Self-Care Tips To Help You Boost Your Physical, Mental, And Emotional Health
Let’s not sugarcoat it: the year 2020 was a challenging year for the wellbeing of emotional and mental health. Mental health is a silent pandemic happening alongside the novel coronavirus. With quarantines, social distancing, lockdowns, and ongoing uncertainty, loneliness is at its peak. Thriving individuals are few and far between since many are isolated and lonely with limited support.
Well, we are here in the New Year – it’s known to bring a hopeful and fresh feeling upon thinking about what went down the previous year. You’ve probably set some intentions or made some resolutions or want to eat better and work out more. Some of you might have planned a new relationship, or perhaps you want to improve an existing one. Setting some career goals to achieve in 2021 can also be the right choice.
Whatever resolutions they are, they should support your wellbeing while you take good care of yourself. As the new year begins, you have an opportunity to start or continue taking charge of your wellbeing. Having taken good care of yourself, you’ll be in a better position to achieve the things you’re passionate about, as well as being there for others.
That said, it should be safe to say that we’re cautiously optimistic about what this year will bring, from personal goals to health, nutrition, and fitness. Below is a comprehensive list of wellbeing to-dos in 2021:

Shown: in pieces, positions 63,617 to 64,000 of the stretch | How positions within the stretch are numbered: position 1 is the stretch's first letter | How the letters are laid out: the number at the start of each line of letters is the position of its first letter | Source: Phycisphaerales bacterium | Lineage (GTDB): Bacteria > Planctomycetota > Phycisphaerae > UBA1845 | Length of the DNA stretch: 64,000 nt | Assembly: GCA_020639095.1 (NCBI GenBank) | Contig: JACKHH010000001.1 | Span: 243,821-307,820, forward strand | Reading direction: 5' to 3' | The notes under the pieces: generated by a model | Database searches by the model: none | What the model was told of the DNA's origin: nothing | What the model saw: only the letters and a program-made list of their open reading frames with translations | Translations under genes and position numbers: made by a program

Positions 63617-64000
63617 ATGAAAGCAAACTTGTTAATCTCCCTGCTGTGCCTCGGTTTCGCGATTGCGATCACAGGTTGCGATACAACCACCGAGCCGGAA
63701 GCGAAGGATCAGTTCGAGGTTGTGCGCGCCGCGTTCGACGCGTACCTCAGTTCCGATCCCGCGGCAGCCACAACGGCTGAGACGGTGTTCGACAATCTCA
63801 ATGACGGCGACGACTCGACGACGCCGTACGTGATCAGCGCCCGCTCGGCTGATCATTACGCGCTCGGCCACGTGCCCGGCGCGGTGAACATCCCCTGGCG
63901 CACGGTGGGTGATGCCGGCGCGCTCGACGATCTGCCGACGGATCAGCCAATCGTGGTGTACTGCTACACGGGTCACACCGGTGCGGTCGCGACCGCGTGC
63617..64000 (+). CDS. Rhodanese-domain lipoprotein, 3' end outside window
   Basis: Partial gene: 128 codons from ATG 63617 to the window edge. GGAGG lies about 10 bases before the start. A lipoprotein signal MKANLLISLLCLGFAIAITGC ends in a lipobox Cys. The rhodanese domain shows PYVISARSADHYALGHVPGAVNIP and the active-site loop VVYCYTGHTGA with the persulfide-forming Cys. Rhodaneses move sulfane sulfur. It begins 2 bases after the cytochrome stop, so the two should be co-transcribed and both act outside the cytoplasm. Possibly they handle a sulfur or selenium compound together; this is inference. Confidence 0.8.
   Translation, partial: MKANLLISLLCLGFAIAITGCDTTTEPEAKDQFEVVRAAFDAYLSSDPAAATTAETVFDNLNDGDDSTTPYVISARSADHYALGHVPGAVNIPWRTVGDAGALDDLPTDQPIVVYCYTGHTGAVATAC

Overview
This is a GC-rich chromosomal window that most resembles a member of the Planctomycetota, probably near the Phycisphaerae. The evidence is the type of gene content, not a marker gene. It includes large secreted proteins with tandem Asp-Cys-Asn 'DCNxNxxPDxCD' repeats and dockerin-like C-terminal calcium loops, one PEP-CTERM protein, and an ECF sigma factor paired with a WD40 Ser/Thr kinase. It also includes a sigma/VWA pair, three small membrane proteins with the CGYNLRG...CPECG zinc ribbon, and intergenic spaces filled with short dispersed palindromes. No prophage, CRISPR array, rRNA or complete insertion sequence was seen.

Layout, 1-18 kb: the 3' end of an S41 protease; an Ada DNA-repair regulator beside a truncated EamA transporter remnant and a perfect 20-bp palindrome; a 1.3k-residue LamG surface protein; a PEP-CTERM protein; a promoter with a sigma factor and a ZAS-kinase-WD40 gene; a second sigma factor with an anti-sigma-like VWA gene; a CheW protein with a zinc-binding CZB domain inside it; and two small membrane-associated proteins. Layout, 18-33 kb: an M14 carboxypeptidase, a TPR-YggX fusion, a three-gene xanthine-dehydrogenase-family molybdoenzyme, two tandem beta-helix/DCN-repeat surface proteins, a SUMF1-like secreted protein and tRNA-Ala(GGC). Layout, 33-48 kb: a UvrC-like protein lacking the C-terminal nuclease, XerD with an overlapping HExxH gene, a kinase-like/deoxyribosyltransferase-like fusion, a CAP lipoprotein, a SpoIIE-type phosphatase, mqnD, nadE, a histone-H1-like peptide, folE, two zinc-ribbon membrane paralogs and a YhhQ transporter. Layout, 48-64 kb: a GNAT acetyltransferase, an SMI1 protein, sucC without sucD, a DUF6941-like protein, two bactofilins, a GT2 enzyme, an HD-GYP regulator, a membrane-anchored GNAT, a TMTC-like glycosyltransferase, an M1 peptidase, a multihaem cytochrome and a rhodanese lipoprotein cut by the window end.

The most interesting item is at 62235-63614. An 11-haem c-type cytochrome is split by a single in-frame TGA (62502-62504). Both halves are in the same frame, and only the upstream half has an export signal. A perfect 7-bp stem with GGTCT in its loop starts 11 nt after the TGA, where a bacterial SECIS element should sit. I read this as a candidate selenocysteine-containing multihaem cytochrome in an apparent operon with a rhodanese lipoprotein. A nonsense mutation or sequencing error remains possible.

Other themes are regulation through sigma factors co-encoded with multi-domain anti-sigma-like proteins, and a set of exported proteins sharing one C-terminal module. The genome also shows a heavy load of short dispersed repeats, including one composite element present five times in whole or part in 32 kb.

- Pay close attention to your mental health
More than ever, mental health was in the spotlight in 2020. Being an essential element of wellbeing, you must take stock of and look after your mental health. Ensure you maintain and honor appointments with your therapist for therapy sessions. If you think you can benefit from such and don’t have one, it’s probably the ideal time to start looking for the best online therapy session provider or a suitable support group.
You can also care for your mental health by taking small steps. Take some time and explore new ways of nurturing your mental health. To manage your stress, thoughts, and anxiety, you could try journaling. It will help you create your self-care routine so that you cope with hard times with ease.
- See your doctor if possible
You might be able to have a routine checkup at your doctor’s office, even during the pandemic. It will depend on:
- Any risk factors you may have to consider
- Specific policies at your doctor’s office
- Your existing health conditions that may require more in-person visits
Calling your doctor’s office is important, as your specific health needs can be assessed based on your medical history. That goes for both specialists like dermatologists and gynecologists or primary care physicians. Don’t forget to check with your optometrist and dentist about your eyes and teeth.
If telehealth services are available to you, you can take advantage of them, which also depends on your doctor’s policies as well as your needs. The CDC advocates telehealth, as it can offer urgent, low-risk care for other conditions that are not COVID-19-related. It helps monitor for clinical signs of chronic medical conditions such as blood glucose and blood pressure problems and supports individuals managing chronic conditions.